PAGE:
The influence of the explosive decompression in steam-explosion pretreatment on the enzymatic digestibility of different biomasses†
For the production of second generation biofuels from lignocellulosic biomass, pretreatment of the biomass feedstock is necessary to overcome its recalcitrance in order to gain fermentable sugars. Due to many reasons, steam-explosion pretreatment is currently the most commonly used pretreatment method for lignocellulosic biomass on a commercial scale [S. Brethauer and M. H. Studer, CHIMIA, 2015, 69, 572–581]. In contrast to others, we showed that the explosive decompression at the end of this pretreatment step can have a positive influence on the enzymatic digestibility of softwood, especially in combination with high enzyme dosages [T. Pielhop, et al., Biotechnology for Biofuels, 2016, 9, 152]. In this study, the influence of the explosive decompression on the enzymatic digestibility of hardwood and herbaceous plants was systematically studied. Beech and corn stover were pretreated under different pretreatment conditions and enzymatically hydrolysed with different enzyme dosages. The maximum enhancement of the digestibility of corn stover was 16.53% after a 2.5 min pretreatment step at 15 barg steam pressure. For beech, a maximum relative enhancement of 58.29% after a 10 min pretreatment step at 15 barg steam pressure could be reached. With this, we show that the explosive decompression can also enhance the enzymatic cellulose digestibility of hardwood and herbaceous plants.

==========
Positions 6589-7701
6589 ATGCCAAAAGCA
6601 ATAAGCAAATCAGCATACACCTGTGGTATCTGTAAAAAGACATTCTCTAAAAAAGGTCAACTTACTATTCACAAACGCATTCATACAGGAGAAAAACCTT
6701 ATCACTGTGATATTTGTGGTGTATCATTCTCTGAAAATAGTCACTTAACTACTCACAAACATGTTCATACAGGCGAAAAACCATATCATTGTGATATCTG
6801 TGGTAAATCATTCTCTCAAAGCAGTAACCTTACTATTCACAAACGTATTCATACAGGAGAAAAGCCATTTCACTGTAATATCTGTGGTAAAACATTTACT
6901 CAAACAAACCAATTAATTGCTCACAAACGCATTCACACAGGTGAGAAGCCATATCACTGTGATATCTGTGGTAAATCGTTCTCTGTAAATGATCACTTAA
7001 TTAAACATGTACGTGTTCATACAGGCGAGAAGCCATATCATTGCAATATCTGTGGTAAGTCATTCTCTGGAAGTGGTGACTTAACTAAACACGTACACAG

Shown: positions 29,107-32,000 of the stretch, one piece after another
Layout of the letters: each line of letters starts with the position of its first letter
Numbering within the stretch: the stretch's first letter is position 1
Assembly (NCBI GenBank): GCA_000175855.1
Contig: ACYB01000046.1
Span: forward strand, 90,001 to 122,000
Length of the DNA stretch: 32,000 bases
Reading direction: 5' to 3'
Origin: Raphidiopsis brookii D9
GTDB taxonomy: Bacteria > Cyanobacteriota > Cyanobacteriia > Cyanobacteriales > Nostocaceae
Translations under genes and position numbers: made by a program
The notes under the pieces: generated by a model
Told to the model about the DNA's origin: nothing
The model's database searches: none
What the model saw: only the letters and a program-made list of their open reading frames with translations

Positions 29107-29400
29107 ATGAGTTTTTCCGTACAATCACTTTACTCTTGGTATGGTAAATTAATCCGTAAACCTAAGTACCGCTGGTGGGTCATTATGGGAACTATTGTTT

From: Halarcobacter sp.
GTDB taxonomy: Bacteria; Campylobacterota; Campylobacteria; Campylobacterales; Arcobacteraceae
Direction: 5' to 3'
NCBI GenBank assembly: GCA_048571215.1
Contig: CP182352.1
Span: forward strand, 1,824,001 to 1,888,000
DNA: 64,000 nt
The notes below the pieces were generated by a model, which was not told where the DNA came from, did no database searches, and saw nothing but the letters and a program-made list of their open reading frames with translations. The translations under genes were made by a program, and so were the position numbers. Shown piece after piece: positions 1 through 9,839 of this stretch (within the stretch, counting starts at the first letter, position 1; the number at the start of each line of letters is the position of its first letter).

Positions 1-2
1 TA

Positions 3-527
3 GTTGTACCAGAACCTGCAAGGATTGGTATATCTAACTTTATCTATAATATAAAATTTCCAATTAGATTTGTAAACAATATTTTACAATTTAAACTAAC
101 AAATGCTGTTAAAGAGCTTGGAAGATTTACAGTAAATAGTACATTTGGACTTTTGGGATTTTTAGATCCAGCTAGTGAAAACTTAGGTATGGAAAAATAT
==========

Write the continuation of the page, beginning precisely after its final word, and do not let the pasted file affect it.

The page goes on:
- This article is part of the themed collection: Bio-resources: feeding a sustainable chemical industry